The Centred Central Base with Libbie
Twenty years ago and more many of us were working in a way that destroyed our central base. This may sound harsh but ask us what happening to our backs and hips now after doing yoga poses too strongly and forcing ourselves into spaces predetermined by our teachers and holding there interminably while we were all adjusted into those spaces.
The Centred Central? Base
By Libbie Nelson
As we teachers and students have grown wiser and also learned by our and others experiences this is now less of a problem now but unfortunately it still exists. I still see yoga students regularly with back pain, hip and sacro iliac issues with a similar cause to my early experiences and realize that there is still a need to put out awareness re healthy alignment into the community.
Strong yoga is akin to high athletic and sporting prowess which unless skillfully done accelerates joint degeneration. There is a high incidence of this in middle aged sporting figures as well as gymnasts and dancers. The good news is this generation is fortunate that it is the age of replacement surgery in lieu of the crippling aches of the past and that there is an understanding of cause and effect.
Although modern Yoga may have borrowed the love of a work out and overcoming fear and reluctance by moving further physically than previously experienced in the general populace and with women as now a greater sector than previously. It is not truly yoga if there is not a melding of certain structural awareness and constraint shown by a capacity to breath fully through a pose.
Recently I stayed with my first Iyengar teacher, Michael Hollingworth. 35 years on we did a session together where we moved minimally and were as mindful of every part of our being as was possible for us. It was a breakthrough for me as I realized that that was what we had been trying to do all along and that the form was secondary in the effort to achieve that union within and without, to quieten the mind and to just be. This is not to say that there doesn’t need to be exquisite care in the formation of the form either, just that it has its place in the mix of balancing prana using awareness, breath and the other yogic tools given. In this way we can easily place asana in the context of Patanjali’s eight limbs of yoga.
The pelvis is a bony but not solid container with two outlets or rims one above and one below. It is made up of three bones joined by strong ligaments. Strong as they are they can be overstretched making the container less solid and not so resilient. As well as physical overstretching, hormones particularly in pregnancy and menopause as well as trauma will result in this too.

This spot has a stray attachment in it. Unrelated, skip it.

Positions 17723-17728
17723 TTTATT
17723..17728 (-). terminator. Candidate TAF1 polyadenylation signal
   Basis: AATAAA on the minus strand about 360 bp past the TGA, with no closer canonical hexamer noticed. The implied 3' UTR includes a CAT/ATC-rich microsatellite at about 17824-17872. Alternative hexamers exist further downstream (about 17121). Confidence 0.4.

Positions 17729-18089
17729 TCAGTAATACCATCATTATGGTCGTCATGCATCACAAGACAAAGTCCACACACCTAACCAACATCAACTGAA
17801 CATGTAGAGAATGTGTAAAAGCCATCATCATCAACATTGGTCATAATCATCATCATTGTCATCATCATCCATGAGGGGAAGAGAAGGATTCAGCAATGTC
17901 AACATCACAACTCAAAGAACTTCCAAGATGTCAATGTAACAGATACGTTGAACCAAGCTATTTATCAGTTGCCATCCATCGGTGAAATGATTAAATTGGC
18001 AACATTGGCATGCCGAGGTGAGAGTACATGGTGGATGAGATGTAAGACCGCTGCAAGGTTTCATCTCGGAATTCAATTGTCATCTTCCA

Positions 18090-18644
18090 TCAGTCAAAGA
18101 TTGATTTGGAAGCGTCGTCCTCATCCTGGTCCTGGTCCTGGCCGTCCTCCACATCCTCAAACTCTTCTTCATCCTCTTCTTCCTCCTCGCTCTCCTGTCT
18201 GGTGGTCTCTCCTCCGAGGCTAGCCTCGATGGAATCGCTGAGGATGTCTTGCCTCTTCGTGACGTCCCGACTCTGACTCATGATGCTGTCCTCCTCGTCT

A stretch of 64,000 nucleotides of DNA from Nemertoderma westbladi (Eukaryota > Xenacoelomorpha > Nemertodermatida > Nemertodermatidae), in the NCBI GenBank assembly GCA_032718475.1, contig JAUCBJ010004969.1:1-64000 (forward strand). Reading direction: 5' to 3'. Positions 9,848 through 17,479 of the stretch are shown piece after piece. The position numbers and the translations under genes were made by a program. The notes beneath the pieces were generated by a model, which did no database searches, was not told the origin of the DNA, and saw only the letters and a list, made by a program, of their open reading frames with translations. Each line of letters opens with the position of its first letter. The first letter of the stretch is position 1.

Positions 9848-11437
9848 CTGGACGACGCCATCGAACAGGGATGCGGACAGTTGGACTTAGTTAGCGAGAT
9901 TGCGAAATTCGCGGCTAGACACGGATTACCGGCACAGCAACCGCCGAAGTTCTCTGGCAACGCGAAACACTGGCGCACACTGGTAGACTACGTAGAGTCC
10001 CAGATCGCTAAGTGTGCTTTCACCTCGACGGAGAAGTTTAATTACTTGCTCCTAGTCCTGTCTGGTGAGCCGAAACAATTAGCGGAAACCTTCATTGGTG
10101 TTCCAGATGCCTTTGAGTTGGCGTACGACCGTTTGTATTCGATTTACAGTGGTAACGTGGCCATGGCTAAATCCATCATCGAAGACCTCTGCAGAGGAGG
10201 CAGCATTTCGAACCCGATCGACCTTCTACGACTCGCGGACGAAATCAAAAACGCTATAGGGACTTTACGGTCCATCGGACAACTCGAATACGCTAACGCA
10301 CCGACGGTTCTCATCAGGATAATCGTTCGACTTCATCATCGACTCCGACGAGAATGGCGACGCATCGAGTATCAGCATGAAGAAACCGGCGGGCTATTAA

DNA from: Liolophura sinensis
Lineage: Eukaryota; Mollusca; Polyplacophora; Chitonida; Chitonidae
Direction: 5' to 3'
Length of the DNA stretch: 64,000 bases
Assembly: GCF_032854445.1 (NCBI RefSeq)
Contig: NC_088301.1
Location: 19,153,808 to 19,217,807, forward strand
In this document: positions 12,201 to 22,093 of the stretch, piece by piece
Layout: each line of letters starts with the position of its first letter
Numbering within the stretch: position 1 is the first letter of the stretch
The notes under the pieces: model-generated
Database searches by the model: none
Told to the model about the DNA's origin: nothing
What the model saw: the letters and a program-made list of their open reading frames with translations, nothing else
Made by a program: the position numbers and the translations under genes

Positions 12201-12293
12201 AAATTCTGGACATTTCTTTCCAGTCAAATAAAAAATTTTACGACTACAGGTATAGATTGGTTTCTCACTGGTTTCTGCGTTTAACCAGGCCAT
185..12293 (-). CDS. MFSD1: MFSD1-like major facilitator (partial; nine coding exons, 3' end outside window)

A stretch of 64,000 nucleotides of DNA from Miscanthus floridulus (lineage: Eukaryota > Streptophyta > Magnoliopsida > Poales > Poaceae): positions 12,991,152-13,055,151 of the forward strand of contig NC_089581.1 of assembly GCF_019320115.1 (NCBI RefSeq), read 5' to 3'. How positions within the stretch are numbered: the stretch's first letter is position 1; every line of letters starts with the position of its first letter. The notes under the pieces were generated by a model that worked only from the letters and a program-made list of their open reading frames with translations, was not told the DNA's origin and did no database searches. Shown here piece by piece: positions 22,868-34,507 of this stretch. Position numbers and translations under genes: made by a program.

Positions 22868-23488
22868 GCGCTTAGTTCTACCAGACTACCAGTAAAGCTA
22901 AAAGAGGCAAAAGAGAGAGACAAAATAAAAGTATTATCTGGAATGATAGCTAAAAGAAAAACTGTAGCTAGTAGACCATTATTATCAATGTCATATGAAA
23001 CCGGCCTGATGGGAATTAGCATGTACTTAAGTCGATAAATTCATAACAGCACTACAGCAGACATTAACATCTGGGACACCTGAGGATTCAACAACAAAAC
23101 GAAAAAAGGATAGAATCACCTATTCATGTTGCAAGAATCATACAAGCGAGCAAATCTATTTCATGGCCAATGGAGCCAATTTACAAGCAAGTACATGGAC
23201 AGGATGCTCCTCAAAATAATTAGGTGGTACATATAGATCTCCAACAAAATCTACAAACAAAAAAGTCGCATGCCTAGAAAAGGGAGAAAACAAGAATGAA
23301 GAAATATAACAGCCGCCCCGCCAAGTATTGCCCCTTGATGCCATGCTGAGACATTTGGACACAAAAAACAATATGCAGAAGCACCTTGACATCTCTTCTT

The pelvis is like a suspension bridge. The wires are the muscles holding it moving up to the spine and ribs. The actual bridge area is the boney pelvis its strength being due to bone and ligaments. Its strength relies on the integrity of its components and its flexibility are far greater of course and much more complex than the bridge. They both are supported by legs, again attached by wires or muscles. As well, they both rely for their alignment on the balance of their attachments in both strength and length, but the increased complexity of the pelvis is due to the complex interactive dynamic quality of the human body.
Within and on the pelvic container lie structures far more complex than within or on the bridge The organs, vessels tissues and their interactions make the bridge and the finest vehicle look like kindergarten toys. Treat them with love and care in anything you do including yoga, and if you are practicing yoga also use awareness and the energy of prana for the effects you wish.
Always work within the limits of your breath and use it to guide internal balance and health.
Be body aware and balance strength and length in asana
For instance know whether you have deep hip sockets or just tight tissues before making a decision as to how much and how to stretch. Imbalance in muscle tone can lead to damage of the cartilage around and in the hip, be knowledgeable not harmful. It may be that it strength of a certain part you need instead.
Knowledge of correct alignment and personal structure is necessary in placement of the pelvis. In almost every case the spine needs to maintain its natural curve in asana and pranayama to maintain safe stability and maximise energy. Some of the practices now also out of favour which were so harmful in the past were flexing the spine (tucking the tailbone under) and attempting to flatten the pelvis, often against a wall, in standing poses. This was particularly dangerous as the foot was pressed to the ground (closed chain exercises) so any give occurred in the joints above most commonly but not exclusively the sacro iliac joint resulting in a potential for leg groin and back pain.